Redding’s first venture into emergency shelters got the green light Tuesday, despite the objections of a handful of the project’s neighbors near St. James Lutheran Church on Shasta View Drive.
With a 3-1 vote, the Redding City Council approved, in concept, a proposal by the church to host four temporary micro shelters that could house up to five homeless people for stays not to exceed 10 months. The approval is good for one year, after which the council will consider a renewal.
Councilmember Michael Daquisto cast the lone dissenting vote, citing the concerns voiced by neighbors of what is being called Goodwater Crossing, and Councilmember Julie Winter was absent. The project will return to the council after City Manager Barry Tippin researches a question related to the California Environmental Quality Act; City Attorney Barry DeWalt expressed confidence the emergency shelters would be considered exempt from CEQA requirements.
Pam Crowe, a supporter of the micro shelter community, said the tiny homes, coupled with wraparound social services, will allow residents “to get back on their feet with dignity.”
Heather Sherman, who lives next to the church, urged the council to reject the project, calling it “a glorified homeless camp” that doesn’t belong in a neighborhood. “It doesn’t feel respectful to people to live in a small box,” she added.
Goodwater Crossing will initially start with four sleeping cabins, three of which will house one resident and one designed for two people. It will be operated by a program manager, local service providers and volunteers. A coordinator will be on-site or on-call 24 hours a day. There will be separate bathroom and laundry buildings.
The project, which will be located on church property, can expand up to 12 shelters pending approval by the Planning Commission. Operational and capital costs are estimated to be $338,000, to be funded by grants and donations.
A year ago, the council declared a shelter crisis in Redding, clearing the way for the establishment of emergency housing sites. Emergency sites can accommodate a maximum of 30 people. Site operators must show how they plan to discourage excessive noise or loitering as well as an operating plan detailing coordination with service providers and community partners.
Retired therapist Robert Grosch, who told the council he has worked with the homeless community, spoke in support of Goodwater Crossing. Without a roof over their head, he said, homeless people are hard-pressed to meet the other challenges involved with improving their situations.
Kim Cobbler, whose work at the Smart Business Resource Center also put her in contact with unsheltered people, questioned the Goodwater Crossing drug policy—specifically the lack of screening and testing. “You need months and months of sobriety to be successful before you get there,” Cobbler said.
Deputy City Manager Steve Bade told council members the emergency housing site will be a “no barrier” facility and that being under the influence would not be grounds for eviction. However, “continued bad actions” can get residents ousted under the city’s operating guidelines, Tippin added.
“And the applicants agree to these conditions?” Councilmember Mark Mezzano asked. “Yes,” Tippin replied.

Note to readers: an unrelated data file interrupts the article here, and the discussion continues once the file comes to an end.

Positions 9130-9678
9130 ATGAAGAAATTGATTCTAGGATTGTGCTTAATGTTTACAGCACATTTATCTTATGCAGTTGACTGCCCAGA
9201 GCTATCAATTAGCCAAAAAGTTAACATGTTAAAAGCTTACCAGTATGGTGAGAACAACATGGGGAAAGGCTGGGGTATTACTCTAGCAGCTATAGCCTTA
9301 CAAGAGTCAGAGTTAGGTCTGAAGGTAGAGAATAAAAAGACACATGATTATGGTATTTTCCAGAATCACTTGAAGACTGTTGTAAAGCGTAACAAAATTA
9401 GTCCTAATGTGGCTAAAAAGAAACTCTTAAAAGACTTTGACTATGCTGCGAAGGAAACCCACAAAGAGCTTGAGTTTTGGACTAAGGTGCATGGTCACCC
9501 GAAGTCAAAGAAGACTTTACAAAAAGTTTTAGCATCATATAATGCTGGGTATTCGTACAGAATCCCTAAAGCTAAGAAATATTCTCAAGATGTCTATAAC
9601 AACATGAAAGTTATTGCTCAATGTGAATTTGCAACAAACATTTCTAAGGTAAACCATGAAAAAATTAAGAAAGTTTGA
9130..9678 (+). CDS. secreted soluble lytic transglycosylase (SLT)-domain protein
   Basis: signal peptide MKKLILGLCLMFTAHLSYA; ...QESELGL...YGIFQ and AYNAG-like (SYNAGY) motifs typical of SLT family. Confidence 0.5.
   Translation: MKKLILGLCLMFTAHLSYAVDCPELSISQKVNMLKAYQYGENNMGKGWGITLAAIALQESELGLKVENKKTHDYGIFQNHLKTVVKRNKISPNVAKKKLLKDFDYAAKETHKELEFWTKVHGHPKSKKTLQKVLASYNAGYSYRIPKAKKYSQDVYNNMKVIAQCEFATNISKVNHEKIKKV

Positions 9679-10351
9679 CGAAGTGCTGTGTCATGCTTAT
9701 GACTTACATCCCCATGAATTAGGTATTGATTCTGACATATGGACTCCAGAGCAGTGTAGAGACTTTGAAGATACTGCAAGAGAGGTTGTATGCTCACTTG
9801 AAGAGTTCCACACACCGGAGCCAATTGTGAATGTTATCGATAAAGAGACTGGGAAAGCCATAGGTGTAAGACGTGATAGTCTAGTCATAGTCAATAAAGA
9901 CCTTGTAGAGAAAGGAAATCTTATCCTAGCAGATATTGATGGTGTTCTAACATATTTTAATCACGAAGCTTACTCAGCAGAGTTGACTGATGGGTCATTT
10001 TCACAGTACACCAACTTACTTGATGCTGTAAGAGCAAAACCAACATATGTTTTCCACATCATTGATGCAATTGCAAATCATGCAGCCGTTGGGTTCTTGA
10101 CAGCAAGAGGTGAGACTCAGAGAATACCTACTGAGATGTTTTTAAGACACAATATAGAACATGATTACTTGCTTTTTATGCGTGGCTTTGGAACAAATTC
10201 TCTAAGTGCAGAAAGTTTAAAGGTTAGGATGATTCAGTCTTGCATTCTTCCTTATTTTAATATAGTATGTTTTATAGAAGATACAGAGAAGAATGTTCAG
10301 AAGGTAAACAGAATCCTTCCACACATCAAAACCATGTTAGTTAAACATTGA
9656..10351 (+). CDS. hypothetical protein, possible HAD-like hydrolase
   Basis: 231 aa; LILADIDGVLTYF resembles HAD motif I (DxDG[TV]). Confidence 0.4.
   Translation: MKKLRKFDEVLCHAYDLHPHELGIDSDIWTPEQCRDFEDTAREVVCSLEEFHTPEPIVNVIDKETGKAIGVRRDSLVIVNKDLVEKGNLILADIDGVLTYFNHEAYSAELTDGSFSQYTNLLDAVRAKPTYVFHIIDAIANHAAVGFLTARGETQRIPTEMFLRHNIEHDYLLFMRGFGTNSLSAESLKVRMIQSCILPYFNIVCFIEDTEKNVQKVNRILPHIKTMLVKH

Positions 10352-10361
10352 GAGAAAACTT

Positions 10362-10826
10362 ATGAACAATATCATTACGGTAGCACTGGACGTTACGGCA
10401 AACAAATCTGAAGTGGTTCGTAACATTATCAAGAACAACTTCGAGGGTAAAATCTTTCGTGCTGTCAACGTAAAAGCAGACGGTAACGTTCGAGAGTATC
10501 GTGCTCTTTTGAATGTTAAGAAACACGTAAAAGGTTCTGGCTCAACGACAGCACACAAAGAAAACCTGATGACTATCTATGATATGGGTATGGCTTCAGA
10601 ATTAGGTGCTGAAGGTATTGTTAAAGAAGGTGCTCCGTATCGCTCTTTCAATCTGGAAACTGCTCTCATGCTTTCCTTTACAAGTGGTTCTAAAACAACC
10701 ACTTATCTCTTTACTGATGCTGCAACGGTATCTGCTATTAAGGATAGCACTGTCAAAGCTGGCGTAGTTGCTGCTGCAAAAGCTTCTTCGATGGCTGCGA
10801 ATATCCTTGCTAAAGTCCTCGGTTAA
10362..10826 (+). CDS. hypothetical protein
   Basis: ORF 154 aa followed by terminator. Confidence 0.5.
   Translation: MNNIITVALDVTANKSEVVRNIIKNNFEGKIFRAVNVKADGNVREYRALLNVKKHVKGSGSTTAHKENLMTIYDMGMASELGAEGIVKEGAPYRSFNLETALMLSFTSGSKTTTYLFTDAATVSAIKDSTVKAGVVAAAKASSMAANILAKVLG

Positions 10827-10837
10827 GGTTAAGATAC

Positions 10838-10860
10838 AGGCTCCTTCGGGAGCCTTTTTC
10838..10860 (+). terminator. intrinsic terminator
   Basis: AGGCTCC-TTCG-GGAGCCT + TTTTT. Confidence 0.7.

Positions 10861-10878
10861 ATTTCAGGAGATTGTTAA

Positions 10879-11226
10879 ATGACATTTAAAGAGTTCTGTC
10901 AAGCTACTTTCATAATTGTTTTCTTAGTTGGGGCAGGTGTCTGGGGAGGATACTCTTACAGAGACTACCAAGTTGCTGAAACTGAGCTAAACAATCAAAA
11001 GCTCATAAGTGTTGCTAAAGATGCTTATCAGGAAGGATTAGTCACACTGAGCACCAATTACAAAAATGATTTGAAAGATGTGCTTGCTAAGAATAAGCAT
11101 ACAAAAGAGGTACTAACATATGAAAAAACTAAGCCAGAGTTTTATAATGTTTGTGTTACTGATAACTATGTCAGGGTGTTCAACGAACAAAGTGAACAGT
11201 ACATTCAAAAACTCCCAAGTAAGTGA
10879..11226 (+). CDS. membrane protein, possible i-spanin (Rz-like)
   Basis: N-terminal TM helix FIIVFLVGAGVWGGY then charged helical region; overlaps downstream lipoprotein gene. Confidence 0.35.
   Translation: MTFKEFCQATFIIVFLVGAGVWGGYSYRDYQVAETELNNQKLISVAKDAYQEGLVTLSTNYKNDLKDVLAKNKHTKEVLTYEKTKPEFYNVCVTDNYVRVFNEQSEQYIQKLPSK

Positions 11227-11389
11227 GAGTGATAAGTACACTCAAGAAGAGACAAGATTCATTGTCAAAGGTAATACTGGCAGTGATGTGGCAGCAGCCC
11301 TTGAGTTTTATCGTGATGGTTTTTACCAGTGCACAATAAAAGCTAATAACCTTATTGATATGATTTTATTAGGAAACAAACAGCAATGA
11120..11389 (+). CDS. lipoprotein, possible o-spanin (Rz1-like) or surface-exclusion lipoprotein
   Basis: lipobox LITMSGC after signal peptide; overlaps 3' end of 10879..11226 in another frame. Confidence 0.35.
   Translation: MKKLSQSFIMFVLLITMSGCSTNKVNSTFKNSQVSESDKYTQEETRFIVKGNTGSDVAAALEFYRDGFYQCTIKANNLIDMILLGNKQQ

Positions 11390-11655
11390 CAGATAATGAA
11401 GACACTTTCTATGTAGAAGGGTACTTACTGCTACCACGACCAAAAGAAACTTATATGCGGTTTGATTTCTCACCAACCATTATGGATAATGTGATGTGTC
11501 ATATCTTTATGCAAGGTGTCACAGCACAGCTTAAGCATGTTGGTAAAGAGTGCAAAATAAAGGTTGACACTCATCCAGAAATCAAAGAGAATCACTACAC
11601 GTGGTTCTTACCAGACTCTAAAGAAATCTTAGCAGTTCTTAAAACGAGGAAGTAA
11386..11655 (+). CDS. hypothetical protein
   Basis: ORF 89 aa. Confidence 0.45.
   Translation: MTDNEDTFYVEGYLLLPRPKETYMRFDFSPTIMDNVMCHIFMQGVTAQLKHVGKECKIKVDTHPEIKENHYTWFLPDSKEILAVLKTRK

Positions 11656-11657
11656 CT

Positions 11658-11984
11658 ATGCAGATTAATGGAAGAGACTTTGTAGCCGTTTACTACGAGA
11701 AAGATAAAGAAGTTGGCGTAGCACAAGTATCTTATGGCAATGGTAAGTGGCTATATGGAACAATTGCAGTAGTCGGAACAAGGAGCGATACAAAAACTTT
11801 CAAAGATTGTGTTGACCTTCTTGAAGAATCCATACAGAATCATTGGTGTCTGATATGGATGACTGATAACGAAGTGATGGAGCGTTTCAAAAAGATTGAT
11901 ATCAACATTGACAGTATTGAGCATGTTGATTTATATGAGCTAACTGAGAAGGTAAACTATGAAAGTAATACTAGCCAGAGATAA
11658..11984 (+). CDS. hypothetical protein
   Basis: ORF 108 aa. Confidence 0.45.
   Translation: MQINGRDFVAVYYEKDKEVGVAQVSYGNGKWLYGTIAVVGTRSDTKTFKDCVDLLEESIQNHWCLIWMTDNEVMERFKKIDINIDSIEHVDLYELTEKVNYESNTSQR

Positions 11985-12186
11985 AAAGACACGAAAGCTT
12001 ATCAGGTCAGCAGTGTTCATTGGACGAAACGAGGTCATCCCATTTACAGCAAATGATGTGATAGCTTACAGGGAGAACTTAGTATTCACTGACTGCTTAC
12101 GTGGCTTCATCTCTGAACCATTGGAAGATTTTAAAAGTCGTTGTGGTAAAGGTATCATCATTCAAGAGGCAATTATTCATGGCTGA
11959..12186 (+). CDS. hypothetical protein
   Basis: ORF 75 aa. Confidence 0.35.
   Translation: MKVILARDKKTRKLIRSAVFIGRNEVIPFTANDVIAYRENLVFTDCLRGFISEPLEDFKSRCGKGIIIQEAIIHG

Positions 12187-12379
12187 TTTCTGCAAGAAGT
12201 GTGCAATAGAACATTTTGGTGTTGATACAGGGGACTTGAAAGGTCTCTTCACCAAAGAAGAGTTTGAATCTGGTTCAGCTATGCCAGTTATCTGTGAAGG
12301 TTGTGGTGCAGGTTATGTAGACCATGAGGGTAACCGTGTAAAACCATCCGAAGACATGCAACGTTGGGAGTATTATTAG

“We’re looking for people who are motivated but can’t get their footing,” said Katie Swartz, the Christian education coordinator for St. James Lutheran Church. “We’re not wanting to bring people in who are dangerous. We’re a church community. We’re looking for average human beings.”
Swartz said Goodwater Crossing will only accept residents being referred to the church. “We’re not pulling them off the street,” she said, telling Councilmember Erin Resner that the typical resident could be college students living in their cars, the elderly or possibly somebody completing rehabilitation at Empire Recovery or Visions of the Cross “who need a place to land.”
Michael Williamson was one such person, telling the council that he had been homeless for seven of the last eight and a half years. He said he’s been clean and sober for nine months. “I hear concerns but no solutions. It will never be convenient to help people change their lives. If not now, when?” Williamson added that people should be clean and sober when entering an emergency housing site like Goodwater Crossing. “They need a hand up, not a handout.”
“It’s a complicated issue with no easy solutions,” Mayor Kristen Schreder said, “but we have to start somewhere.” She said she visited with Williamson when he was living in a homeless encampment. “You can’t imagine how people are living like that but they are. Michael’s a perfect example, finding support in the community. They need services and they need housing.”
Emergency housing sites have worked well in Eugene, Ore., Schreder said. “This is not an experiment but evidence-based. The city has taken meaningful steps to get to this point.”
“Have a little faith,” Mezzano said. “The city put together the guidelines and asked for operators. St. James Lutheran stepped up. We’re turning people into better providing members of society. We’ll make sure it works with four (units) before we jump to six or seven. And I am committed to enforcing those rules. If the church doesn’t live up to its end, we’ll revoke their permit.”
The shelters are being constructed by students in the Redding-based California Heritage YouthBuild Academy, a charter school that helps young adults earn a high school diploma along with leadership and technical skills.